Ehrman Bart D. - Lost scriptures Books that did not make it into the New Testament

Author : Ehrman Bart D.
Title : Lost scriptures Books that did not make it into the New Testament
Year : 2003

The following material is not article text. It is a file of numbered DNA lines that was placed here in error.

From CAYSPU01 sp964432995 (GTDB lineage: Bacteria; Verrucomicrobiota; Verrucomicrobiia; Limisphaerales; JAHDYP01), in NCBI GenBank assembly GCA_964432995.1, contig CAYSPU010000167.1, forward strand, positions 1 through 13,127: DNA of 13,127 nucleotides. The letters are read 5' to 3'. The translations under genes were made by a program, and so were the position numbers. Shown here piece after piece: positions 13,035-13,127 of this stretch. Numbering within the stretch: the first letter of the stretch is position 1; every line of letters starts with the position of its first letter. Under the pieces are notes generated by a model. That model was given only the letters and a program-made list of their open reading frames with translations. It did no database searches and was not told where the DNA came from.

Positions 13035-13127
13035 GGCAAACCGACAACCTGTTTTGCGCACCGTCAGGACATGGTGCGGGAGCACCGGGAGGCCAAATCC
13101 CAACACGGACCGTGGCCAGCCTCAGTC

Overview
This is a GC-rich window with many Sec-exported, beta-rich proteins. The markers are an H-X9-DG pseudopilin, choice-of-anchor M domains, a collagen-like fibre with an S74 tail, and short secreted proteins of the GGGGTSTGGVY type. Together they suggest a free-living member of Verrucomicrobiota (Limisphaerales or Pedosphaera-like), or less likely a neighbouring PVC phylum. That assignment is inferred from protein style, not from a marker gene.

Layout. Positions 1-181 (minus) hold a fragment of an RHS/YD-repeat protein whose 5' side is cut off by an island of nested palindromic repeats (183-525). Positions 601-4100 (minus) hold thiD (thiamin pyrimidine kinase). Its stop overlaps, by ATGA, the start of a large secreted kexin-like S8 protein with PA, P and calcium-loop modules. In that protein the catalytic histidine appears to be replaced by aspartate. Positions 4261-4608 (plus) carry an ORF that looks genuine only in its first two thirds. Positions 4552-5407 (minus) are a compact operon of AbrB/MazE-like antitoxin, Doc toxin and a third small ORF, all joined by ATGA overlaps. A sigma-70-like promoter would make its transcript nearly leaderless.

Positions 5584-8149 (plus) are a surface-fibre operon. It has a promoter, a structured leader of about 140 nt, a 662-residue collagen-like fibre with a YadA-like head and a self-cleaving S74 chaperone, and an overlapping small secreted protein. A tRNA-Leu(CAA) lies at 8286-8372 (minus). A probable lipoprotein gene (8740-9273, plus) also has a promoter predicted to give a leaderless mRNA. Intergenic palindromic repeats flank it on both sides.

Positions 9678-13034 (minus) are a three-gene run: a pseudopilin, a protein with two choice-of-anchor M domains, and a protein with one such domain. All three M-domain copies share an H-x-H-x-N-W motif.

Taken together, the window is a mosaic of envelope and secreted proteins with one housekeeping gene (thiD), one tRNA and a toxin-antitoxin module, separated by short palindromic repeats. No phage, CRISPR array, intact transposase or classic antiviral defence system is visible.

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General Introduction. Even though millions of people world-wide read the New Testament— whether from curiosity or religious devotion—very few ask what this collection of books actually is or where it came from, how it came into existence, who decided which books to include, on what grounds, and when. The New Testament did not emerge as an established and complete set of books immediately after the death of Jesus. Many years passed before Christians agreed concerning which books should comprise their sacred scriptures, with debates over the contour of the “canon” (i.e., the collection of sacred texts) that were long, hard, and sometimes harsh. In part this was because other books were available, also written by Christians, many of their authors claiming to be the original apostles of Jesus, yet advocating points of view quite different from those later embodied in the canon. These differences were not simply over such comparatively minor issues as whether a person should be baptized as an infant or an adult, or whether churches were to be run by a group of lay elders or by ordained priests, bishops, and pope. To be sure, such issues, still controversial among Christian churches today, were at stake then as well. But the alternative forms of Christianity in the early centuries of the church wrestled over much larger doctrinal questions, many of them unthinkable in most modern Christian churches, such as how many gods there are (one? two? twelve? thirty?); whether the true God created the world or whether, instead, it was created by a lower, inferior deity; whether Jesus was divine, or human, or somehow both; whether Jesus’ death brought salvation, or was irrelevant for salvation, or whether he ever even died. Christians also debated the relationship of their new faith to the religion from which it came, Judaism. Should Christians continue to be Jews? Or if not already Jews, should they convert to Judaism? What about the Jewish Scriptures? Are they to be part of the Christian Bible, as the “Old Testament”? Or are they the Scriptures of a different religion, inspired perhaps by a different God? Such fundamental issues are for the most part unproblematic to Christians today, and their solutions, as a result, appear obvious: There is only one God; he created the world; Jesus his Son is both human and divine; his death brought salvation to the world, in fulfillment of the promises made in the Old Testament, which was also inspired by the one true God. One of the reasons these views now seem obvious, however, is that only one set of early Christian beliefs emerged as victorious in the heated disputes over what to believe and how to live that were raging in the early centuries of the Christian movement. These beliefs, and the group who promoted them, came to be thought of as “orthodox” (literally meaning, “the right belief”), and alternative views—such as the view that there are two gods, or that the true God did not create the world, or that Jesus was not actually human or not actually divine, etc.—came to be labeled “heresy” ( false belief) and were then ruled out of court. Moreover, the victors in the struggles to establish Christian orthodoxy not only won their theological battles, they also rewrote the history of the conflict; later readers, then, naturally assumed that the victorious views had been embraced by the vast majority of Christians from the very beginning, all the way back to Jesus and his closest followers, the apostles. What then of the other books that claimed to be written by these apostles, the ones that did not come to form part of the New Testament? For the most part they were suppressed, forgotten, or destroyed—in one way or another lost, except insofar as they were mentioned by those who opposed them, who quoted them precisely in order to show how wrong they were. But we should not overlook the circumstance that in some times and places these “other” writings were in fact sacred books, read and revered by devout people who understood themselves to be Christian. Such people believed that they were following the real teachings of Jesus, as found in the authoritative texts that they maintained were written by Jesus’ own apostles. Historians today realize that it is over-simplified to say that these alternative theologies are aberrations because they are not represented in the New Testament. For the New Testament itself is the collection of books that emerged from the conflict, the group of books advocated by the side of the disputes that eventually established itself as dominant and handed the books down to posterity as “the” Christian Scriptures. This triumph did not happen immediately after Jesus’ death. Jesus is usually thought to have died around 30 ce. Christians probably began to produce writings shortly afterwards, although our earliest surviving writings, the letters of Paul, were not made for another twenty years or so (around 50–60 ce). Soon the floodgates opened, however, and Christians of varying theological and ecclesiastical persuasion wrote all kinds of books: Gospels recording the words, deeds, and activities of Jesus; accounts of the miraculous lives and teachings of early Christian leaders (“acts of the apostles”), personal letters (“epistles”) to and from Christian leaders and communities; prophetic revelations from God concerning how the world came to be or how it was going to end (“revelations” or “apocalypses”), and so on. Some of these writings may well have been produced by the original apostles of Jesus. But already within thirty or forty years books began to appear that claimed to be written by apostles, which in fact were forgeries in their names (see, e.g., 2 Thess. 2:2). The practice of Christian forgery has a long and distinguished history. We know of Gospels and other sacred books forged in the names of the apostles down into the Middle Ages—and on, in fact, to the present day. Some of the more ancient ones have been discovered only in recent times by trained archaeologists or rummaging bedouin, including Gospels allegedly written by Jesus’ close disciple Peter, his female companion Mary Magdalene, and his twin brother Didymus Judas Thomas. The debates over which texts actually were apostolic, and therefore authoritative, lasted many years, decades, even centuries. Eventually—by about the end of the third Christian century—the views of one group emerged as victorious. This group was itself internally diverse, but it agreed on major issues of the faith, including the existence of one God, the creator of all, who was the Father of Jesus Christ, who was both divine and human, who along with the Father and the Holy Spirit together made up the divine godhead. This group promoted its own collection of books as the only true and authentic ones, and urged that some of these books were sacred authorities, the “New” Testament that was to be read alongside of and that was at least as authoritative as the “Old” Testament taken over from the Jews. When was this New Testament finally collected and authorized? The first instance we have of any Christian author urging that our current twentyseven books, and only these twenty-seven, should be accepted as Scripture occurred in the year 367 ce, in a letter written by the powerful bishop of Alexandria (Egypt), Athanasius. Even then the matter was not finally resolved, however, as different churches, even within the orthodox form of Christianity, had different ideas—for example, about whether the Apocalypse of John could be accepted as Scripture (it finally was, of course), or whether the Apocalypse of Peter should be (it was not); whether the epistle of Hebrews should be included (it was) or the epistle of Barnabas (it was not); and so on. In other words, the debates lasted over three hundred years. The issues I have been addressing in the previous paragraphs are highly involved, of course, and require a good deal of discussion and reflection. I have dealt with them at greater length in the book written as a companion to the present collection of texts: Lost Christianities: The Battles for Scripture and the Faiths We Never Knew (New York: Oxford University Press, 2003). There I discuss the wide ranging diversity of the early Christian movement of the first three centuries, the battles between “heresies” and “orthodoxy,” the production of forged documents in the heat of the battle by all sides, the question of how some of these books came to be included in the canon of Scripture, on what grounds, and when. The present volume is intended to provide easy and ready access to the texts discussed in Lost Christianities—that is, revered texts that were not included in the canon. Many of these texts were excluded precisely because they were thought to embody heretical concerns and perspectives. Others were accepted as “orthodox,” but were not deemed worthy of acceptance in the sacred canon of Scripture, for one reason or another. I have called this collection of other sacred texts “Lost Scriptures,” even though the writings I have included here are obviously no longer lost. But most of them were lost, for centuries, until they turned up in modern times in archaeological discoveries or in systematic searches through the monasteries and libraries of the Middle East and Europe. Some of them are known only in part, as fragments of once-entire texts have appeared—for example, a famous Gospel allegedly written by the apostle Peter. Others are cited by ancient opponents of heresy precisely in order to oppose them— for example, Gospels used by different groups of early Jewish Christians. Yet other books have turned up in their entirety—for example, the Gospel allegedly written by Jesus’ twin brother Judas Thomas. And yet others have been available for a long time to scholars, but are not widely known outside their ranks—for example, the account of the miraculous life of Paul’s female companion Thecla. Scholars have never devised an adequate term for these “Lost Scriptures.” Sometimes they are referred to as the Christian “Pseudepigrapha,” based on a Greek term which means “written under a false name.” But some of the books are anonymous rather than pseudonymous. Moreover, in the judgment of most New Testament scholars, even some of the books that were eventually included in the canon (e.g., 2 Peter) are pseudonymous. And so, more often these texts are referred to as the early Christian “Apocrypha,” another problematic term, in that it technically refers to “hidden books” (the literal meaning of “apocrypha”), hidden either because they contained secret revelations or because they simply were not meant for general consumption. A number of these books, however, do not fit that designation, as they were written for general audiences. Still, so long as everyone agrees that in the present context, the term “early Christian apocrypha” may designate books that were sometimes thought to be scripture but which were nonetheless finally excluded from the canon, then the term can still serve a useful function. The present collection of early Christian apocrypha is not meant to be exhaustive, nor is this the only place one can turn now to find some of these texts. Most other collections of the lost Scriptures, however, cover only certain kinds of documents (e.g., non-canonical Gospels) or documents discovered in only one place (e.g., the cache of “gnostic” writings discovered near Nag Hammadi Egypt in 1945). Or they include several of the “other” scriptural texts only as a part of a wider collection of early Christian documents. The major collections that contain all of these early Christian writings—and even more—are written for scholars and embody scholarly concerns. The purpose of the present collection is to provide the non-scholar with easy access to these ancient Christian documents that were sometimes regarded as sacred authorities for Christian faith and practice. I have organized the collection in traditional rubrics, based for the most part on the genres that eventually came to comprise the New Testament: Gospels, Acts, Epistles, and Apocalypses (including in the final two categories related kinds of writings). I have also included several “canonical lists” from the early centuries of Christianity—that is, lists of books that were thought by their authors to be the canon. This final category shows how even within “orthodox” circles there was considerable debate concerning which books to include. Altogether there are forty-seven different texts here, each provided with a concise introduction. Most of the texts are given in their entirety. For some of the very long ones, I have given sufficiently lengthy extracts to provide a sense of what the books were like. Each is in a modern and highly readable English translation. Nineteen of the translations are my own. In conclusion I would like to thank those who have made this volume a possibility: my wife, Sarah Beckwith, whose insatiable curiosity and vast knowledge make her, among other things, an extraordinary dialogue partner; my graduate student at the University of North Carolina at Chapel Hill, Carl Cosaert, whose diligence as a research assistant is sans pareil; Darryl Gless, my unusually supportive Senior Associate Dean, and the entire dean’s office at UNC-Chapel Hill, who provided me with a much needed academic leave from my duties as chair in the Department of Religious Studies, allowing me to complete the project; and especially my editor Robert Miller, who convinced me to produce the book and once more went above and beyond the call of editorial duty in helping me bring it to completion. ...